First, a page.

Sixers keep it simple

Daryl Morey earned a reputation as something of a revolutionary with the Houston Rockets, never afraid of making unpopular or unconventional decisions. His approach to reshaping the Philadelphia 76ers, though, has not been radical in any way. It has been startlingly simple.

To fill the void at backup center left by swapping Al Horford for Green, Philadelphia nabbed Howard on a one-year contract for the veteran minimum. Howard turns 35 in December, and the Sixers just need him to protect the rim, clean the glass and catch alley-oops. He had his most productive season in years by doing just that for the Lakers. I am not particularly excited about Howard going to Philadelphia, but it makes sense, just like putting shooters around Ben Simmons and Joel Embiid makes sense.

The Howard signing stood out not only because of the way the Sixers had allocated their resources last season, but because of the number of backup centers drafted in the middle of the first round on Wednesday and signed to above-minimum contracts at the beginning of free agency. The last few days have been, uh, strange. 

Morris on the move?

The Denver Nuggets have signed Argentinian point guard Facundo Campazzo to a two-year deal, and they're maintaining that they can play him next to Monte Morris, per the Denver Post's Mike Singer. I am skeptical. 

On offense, the fit seems just fine. Campazzo is a passing genius, and Morris has already shown himself to be capable of sharing the court with other playmakers. This seems like a disaster on the other end, though, and then there is the practical matter of finding enough minutes for both of them behind Jamal Murray.

Morris, one of the best backup point guards in the league, is -- you guessed it! -- eligible for a contract extension. Smart teams will try to pry him away.

Just re-sign and worry about the rest later?

The Minnesota Timberwolves retained Malik Beasley for four years and $60 million, with a team option on the final season. This might seem like a surprising move, given that they just drafted another scoring-minded shooting guard with the No. 1 pick in the draft, but that doesn't mean it's a bad one.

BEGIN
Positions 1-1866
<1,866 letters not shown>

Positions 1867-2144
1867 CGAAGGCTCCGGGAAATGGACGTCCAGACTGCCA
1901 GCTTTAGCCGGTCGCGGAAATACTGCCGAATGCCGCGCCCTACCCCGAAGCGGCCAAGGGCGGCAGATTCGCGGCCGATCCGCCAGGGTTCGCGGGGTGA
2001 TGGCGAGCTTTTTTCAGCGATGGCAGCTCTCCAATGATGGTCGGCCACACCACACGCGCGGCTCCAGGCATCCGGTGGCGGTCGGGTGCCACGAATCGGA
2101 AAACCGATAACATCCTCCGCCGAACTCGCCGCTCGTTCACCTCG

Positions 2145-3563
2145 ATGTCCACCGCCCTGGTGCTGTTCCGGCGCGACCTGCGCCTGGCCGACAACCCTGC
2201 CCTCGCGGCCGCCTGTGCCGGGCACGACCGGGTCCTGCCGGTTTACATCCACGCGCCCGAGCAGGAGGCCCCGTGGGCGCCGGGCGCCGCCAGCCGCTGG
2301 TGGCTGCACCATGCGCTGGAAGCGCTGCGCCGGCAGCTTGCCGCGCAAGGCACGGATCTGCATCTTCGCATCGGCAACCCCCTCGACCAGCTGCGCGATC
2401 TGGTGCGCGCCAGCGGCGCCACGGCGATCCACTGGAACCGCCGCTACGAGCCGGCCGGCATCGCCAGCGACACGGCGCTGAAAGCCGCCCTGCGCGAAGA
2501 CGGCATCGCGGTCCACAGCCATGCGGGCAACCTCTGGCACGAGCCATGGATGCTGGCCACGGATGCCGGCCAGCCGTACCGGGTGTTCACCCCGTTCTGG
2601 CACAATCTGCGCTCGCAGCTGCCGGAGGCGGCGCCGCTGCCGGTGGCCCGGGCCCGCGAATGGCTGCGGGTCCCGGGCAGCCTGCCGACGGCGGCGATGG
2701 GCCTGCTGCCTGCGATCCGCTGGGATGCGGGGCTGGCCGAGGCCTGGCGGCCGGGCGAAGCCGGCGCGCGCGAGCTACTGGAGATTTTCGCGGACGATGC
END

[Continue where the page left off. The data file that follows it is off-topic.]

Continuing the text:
Beasley arrived in Minnesota in the trade that sent Robert Covington to the Rockets in February, and he shot the lights out before the hiatus. His best skill, getting buckets, isn't the Wolves' primary need right now, but if they couldn't find a sign-and-trade that would help them, then they had to choose between re-signing him and losing him for nothing. Making $15 million per season, they can always trade him down the road. 

The Clippers seemingly chose to let Harrell walk for nothing, but they re-signed 31-year-old forward Marcus Morris for on a four-year deal worth $16 million per season. Given the pressure they're under to win a title, and given all of the draft picks they've traded, it's hard to see how they had any other option but to pay up. If he plays out this contract with the Clippers and is a bit overpaid at the end of it, so be it. 

There is a point, however, when "just re-sign him and worry about the rest later" becomes untenable. That's what I assumed had happened when Jerami Grant left the Nuggets for a three-year, $60 million deal with the Detroit Pistons, but it turns out this was not about the money. As first reported by T.J. McBride of Mile High Sports, Denver was prepared to match the offer, but Grant wanted a bigger role. At that price, losing out on Grant might be a blessing in disguise, since the Nuggets were able to scoop up JaMychal Green for two years and $15 million. 

For Rockets, Wood works either way

The beauty of the Rockets reaching an agreement with Christian Wood (three years, $41 million) is that it is a good move regardless of what kind of team they field this season. If they don't trade James Harden and can't trade Russell Westbrook, then he'll complement them. If they tear it all down, they can start over with a talented 25-year-old big man under contract. 

Neither Harden nor Westbrook has played with a big man who can shoot and catch lobs since being on the same team as a young Serge Ibaka (and Ibaka didn't start taking threes until after the Harden trade). If this year's Rockets roster somewhat resembles last year's, then Wood will step into Covington's spot -- he's not on Covington's level as a defender, but is a totally different type of weapon on offense.

Wood doesn't change the fact that Houston is in a difficult position with its two max players. If he can keep playing the way he did leading up to the hiatus, though, the Rockets will be in a much better place than they would have been without him.

For more on the player movement: CBS Sports' free-agent tracker